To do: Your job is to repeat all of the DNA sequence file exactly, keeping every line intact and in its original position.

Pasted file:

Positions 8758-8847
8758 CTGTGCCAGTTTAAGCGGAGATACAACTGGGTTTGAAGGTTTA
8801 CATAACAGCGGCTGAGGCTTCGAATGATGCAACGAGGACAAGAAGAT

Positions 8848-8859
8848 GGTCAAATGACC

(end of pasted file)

Positions 8758-8847
8758 CTGTGCCAGTTTAAGCGGAGATACAACTGGGTTTGAAGGTTTA
8801 CATAACAGCGGCTGAGGCTTCGAATGATGCAACGAGGACAAGAAGAT

Positions 8848-8859
8848 GGTCAAATGACC